THE CRITIC AND REVIEWER
Updike's relentless productivity as a critic of other writers' productions as well as his own is acknowledged by everyone including himself. In an interview he confessed with perhaps the least hint of a boast that "I would write ads for deodorants or labels for catsup bottles if I had to." 1 By way of apologizing for such fecundity or promiscuity, he allowed himself in a foreword to his second collection, Picked-Up Pieces ( 1975), to hope "for the sakes of artistic purity and paper conservation, that ten years from now the pieces to be picked up will make a smaller heap." It was not to be, since that collection when it came ( Hugging the Shore, 1983) had almost doubled in size, amounting to 919 pages. Its successor, Odd Jobs ( 1991), also, miraculously, came in at exactly 919 pages, and a fifth, equally large collection, More Matter, has recently appeared. As with comparably prolific writers — Joyce Carol Oates, Anthony Burgess, A. N. Wilson — such facility inspires skepticism and distrust in the reader who would believe that, somehow, things should come harder than they do for Updike. "Has the son of a bitch ever had one unpublished thought?" asks the annoyed, anonymous voice quoted by David Foster Wallace in that previously mentioned putdown of his elder.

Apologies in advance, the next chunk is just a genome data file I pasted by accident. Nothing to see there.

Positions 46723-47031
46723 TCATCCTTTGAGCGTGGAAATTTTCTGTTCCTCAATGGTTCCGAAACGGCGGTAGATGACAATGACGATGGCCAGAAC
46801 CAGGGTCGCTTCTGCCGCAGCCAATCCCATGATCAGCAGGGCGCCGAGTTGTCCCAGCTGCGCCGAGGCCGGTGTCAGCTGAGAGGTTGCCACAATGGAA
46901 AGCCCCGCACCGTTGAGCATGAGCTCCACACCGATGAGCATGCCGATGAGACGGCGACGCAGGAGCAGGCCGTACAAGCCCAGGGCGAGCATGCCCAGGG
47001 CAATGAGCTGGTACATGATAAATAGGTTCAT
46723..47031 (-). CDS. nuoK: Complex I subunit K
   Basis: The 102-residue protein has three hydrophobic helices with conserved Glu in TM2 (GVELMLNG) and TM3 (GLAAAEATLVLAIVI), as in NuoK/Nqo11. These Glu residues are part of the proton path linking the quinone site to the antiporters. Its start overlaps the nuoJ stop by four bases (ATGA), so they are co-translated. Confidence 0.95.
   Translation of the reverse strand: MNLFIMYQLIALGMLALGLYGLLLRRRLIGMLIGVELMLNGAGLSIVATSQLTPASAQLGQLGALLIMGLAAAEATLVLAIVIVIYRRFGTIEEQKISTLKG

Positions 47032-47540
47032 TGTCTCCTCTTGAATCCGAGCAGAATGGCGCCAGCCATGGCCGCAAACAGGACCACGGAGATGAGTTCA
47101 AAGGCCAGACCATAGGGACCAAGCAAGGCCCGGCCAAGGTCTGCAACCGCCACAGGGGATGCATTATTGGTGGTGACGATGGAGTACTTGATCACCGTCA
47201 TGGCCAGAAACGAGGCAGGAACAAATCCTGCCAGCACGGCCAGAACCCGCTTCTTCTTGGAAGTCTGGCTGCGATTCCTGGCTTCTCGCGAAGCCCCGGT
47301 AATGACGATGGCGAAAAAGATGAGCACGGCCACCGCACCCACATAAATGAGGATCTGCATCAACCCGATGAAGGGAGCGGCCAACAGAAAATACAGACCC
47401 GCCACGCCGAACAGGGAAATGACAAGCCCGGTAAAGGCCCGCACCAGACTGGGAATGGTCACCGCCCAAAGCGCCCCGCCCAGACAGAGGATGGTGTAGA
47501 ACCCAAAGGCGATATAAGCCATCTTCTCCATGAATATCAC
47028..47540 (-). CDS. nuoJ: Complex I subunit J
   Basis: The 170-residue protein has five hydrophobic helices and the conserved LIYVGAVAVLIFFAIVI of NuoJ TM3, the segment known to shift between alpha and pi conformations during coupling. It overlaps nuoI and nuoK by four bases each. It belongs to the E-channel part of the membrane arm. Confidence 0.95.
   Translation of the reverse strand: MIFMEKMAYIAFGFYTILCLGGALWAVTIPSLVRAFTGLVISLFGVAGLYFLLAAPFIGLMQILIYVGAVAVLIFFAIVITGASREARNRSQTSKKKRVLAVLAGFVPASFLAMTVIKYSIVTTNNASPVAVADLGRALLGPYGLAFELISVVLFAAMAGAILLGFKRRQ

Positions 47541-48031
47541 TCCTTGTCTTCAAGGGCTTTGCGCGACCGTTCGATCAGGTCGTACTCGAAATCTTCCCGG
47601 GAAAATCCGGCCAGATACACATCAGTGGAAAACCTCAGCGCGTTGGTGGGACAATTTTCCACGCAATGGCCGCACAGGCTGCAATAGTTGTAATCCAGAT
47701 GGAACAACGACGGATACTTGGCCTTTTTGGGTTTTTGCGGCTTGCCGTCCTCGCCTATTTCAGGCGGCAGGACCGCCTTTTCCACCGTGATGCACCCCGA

How did all this offense against artistic purity and the conservation of paper come about? Temperament and inclination must be acknowledged, of course, and when Martin Amis wittily reviewed